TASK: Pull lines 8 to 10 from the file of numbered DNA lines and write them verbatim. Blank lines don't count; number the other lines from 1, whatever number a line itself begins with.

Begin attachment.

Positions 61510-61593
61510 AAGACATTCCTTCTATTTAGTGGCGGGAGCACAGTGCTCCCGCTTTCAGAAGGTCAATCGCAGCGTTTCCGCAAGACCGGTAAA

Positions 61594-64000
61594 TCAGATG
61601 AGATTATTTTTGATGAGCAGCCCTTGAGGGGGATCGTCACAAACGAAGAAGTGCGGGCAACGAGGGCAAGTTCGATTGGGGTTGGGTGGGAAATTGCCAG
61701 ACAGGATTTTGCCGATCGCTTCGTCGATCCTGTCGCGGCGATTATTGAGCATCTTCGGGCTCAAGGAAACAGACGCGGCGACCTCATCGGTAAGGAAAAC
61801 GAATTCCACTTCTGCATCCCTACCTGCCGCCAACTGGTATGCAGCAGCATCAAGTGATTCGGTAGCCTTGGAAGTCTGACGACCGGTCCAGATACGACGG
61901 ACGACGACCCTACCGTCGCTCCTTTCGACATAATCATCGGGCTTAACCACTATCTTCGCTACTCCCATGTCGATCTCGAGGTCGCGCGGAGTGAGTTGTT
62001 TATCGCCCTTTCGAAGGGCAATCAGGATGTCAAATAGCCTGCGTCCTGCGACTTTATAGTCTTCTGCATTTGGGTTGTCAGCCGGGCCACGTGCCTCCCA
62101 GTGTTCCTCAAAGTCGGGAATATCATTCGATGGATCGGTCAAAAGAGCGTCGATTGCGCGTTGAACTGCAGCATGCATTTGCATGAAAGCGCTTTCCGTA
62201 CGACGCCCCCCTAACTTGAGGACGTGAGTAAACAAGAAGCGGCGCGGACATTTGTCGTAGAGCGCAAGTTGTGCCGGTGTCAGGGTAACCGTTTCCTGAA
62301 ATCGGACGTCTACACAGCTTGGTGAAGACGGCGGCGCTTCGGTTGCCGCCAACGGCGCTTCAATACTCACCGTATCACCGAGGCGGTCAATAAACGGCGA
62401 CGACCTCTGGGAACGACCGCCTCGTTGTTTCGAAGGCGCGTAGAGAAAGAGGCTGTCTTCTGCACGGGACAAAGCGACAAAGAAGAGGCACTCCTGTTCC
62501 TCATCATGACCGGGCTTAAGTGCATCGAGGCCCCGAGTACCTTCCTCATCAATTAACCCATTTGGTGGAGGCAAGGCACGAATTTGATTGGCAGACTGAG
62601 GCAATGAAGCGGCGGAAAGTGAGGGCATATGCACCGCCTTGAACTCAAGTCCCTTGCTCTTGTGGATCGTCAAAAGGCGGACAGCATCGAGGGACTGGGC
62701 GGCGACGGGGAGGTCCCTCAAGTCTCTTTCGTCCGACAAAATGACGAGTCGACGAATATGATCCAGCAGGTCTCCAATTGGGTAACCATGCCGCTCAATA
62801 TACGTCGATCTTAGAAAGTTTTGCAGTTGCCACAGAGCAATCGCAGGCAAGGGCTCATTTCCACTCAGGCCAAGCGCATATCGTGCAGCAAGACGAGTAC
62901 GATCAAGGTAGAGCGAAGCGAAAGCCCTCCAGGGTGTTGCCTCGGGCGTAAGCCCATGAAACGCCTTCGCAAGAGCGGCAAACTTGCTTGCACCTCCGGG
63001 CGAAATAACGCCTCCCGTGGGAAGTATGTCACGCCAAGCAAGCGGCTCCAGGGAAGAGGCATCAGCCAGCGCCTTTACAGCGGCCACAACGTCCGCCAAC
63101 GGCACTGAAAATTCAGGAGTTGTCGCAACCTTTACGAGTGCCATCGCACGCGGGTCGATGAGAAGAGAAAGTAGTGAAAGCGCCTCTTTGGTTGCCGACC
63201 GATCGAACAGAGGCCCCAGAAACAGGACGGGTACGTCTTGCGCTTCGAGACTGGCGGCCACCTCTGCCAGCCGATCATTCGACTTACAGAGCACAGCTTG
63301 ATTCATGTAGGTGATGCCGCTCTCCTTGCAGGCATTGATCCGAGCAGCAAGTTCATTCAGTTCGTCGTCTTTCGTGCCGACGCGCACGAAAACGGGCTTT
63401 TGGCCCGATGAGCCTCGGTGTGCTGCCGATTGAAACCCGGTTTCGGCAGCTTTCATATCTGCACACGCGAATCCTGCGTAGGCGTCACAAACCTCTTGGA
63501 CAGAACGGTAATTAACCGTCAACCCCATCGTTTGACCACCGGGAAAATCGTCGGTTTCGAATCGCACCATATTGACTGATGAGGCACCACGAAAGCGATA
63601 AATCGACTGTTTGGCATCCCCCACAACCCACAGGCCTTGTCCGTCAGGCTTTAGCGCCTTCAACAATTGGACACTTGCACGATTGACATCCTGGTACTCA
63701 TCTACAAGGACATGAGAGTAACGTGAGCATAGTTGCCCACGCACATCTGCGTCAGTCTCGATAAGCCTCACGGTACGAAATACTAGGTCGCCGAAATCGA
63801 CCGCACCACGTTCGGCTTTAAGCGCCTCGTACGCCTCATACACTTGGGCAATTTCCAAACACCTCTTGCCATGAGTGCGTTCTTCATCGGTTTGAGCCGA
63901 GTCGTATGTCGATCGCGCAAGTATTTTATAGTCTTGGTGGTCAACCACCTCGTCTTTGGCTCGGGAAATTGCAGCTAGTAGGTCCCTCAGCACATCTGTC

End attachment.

61901 ACGACGACCCTACCGTCGCTCCTTTCGACATAATCATCGGGCTTAACCACTATCTTCGCTACTCCCATGTCGATCTCGAGGTCGCGCGGAGTGAGTTGTT
62001 TATCGCCCTTTCGAAGGGCAATCAGGATGTCAAATAGCCTGCGTCCTGCGACTTTATAGTCTTCTGCATTTGGGTTGTCAGCCGGGCCACGTGCCTCCCA
62101 GTGTTCCTCAAAGTCGGGAATATCATTCGATGGATCGGTCAAAAGAGCGTCGATTGCGCGTTGAACTGCAGCATGCATTTGCATGAAAGCGCTTTCCGTA